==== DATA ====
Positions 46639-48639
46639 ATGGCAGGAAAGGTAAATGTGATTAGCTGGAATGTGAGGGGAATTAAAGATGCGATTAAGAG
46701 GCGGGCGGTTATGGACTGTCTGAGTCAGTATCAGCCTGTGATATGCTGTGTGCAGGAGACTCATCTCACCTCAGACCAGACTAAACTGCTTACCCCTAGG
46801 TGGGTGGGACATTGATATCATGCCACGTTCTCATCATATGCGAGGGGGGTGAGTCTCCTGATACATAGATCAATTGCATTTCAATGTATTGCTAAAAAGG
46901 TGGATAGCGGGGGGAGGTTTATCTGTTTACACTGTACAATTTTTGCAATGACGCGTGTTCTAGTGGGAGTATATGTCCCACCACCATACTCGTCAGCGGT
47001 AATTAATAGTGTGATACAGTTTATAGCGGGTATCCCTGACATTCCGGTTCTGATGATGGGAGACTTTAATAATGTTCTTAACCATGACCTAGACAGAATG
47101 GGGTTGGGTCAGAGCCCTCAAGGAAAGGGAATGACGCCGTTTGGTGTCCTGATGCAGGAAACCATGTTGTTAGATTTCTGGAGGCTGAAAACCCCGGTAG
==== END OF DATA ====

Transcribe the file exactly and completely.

Positions 46639-48639
46639 ATGGCAGGAAAGGTAAATGTGATTAGCTGGAATGTGAGGGGAATTAAAGATGCGATTAAGAG
46701 GCGGGCGGTTATGGACTGTCTGAGTCAGTATCAGCCTGTGATATGCTGTGTGCAGGAGACTCATCTCACCTCAGACCAGACTAAACTGCTTACCCCTAGG
46801 TGGGTGGGACATTGATATCATGCCACGTTCTCATCATATGCGAGGGGGGTGAGTCTCCTGATACATAGATCAATTGCATTTCAATGTATTGCTAAAAAGG
46901 TGGATAGCGGGGGGAGGTTTATCTGTTTACACTGTACAATTTTTGCAATGACGCGTGTTCTAGTGGGAGTATATGTCCCACCACCATACTCGTCAGCGGT
47001 AATTAATAGTGTGATACAGTTTATAGCGGGTATCCCTGACATTCCGGTTCTGATGATGGGAGACTTTAATAATGTTCTTAACCATGACCTAGACAGAATG
47101 GGGTTGGGTCAGAGCCCTCAAGGAAAGGGAATGACGCCGTTTGGTGTCCTGATGCAGGAAACCATGTTGTTAGATTTCTGGAGGCTGAAAACCCCGGTAG